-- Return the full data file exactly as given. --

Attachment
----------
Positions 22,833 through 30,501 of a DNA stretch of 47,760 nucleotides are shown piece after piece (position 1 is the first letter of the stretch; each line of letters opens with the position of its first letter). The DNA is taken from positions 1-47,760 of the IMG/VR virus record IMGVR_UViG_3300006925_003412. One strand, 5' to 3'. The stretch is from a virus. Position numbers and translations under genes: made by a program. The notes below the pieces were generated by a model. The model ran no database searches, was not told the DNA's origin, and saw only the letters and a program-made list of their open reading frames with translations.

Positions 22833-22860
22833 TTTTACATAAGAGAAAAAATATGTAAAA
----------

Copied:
Positions 22,833 through 30,501 of a DNA stretch of 47,760 nucleotides are shown piece after piece (position 1 is the first letter of the stretch; each line of letters opens with the position of its first letter). The DNA is taken from positions 1-47,760 of the IMG/VR virus record IMGVR_UViG_3300006925_003412. One strand, 5' to 3'. The stretch is from a virus. Position numbers and translations under genes: made by a program. The notes below the pieces were generated by a model. The model ran no database searches, was not told the DNA's origin, and saw only the letters and a program-made list of their open reading frames with translations.

Positions 22833-22860
22833 TTTTACATAAGAGAAAAAATATGTAAAA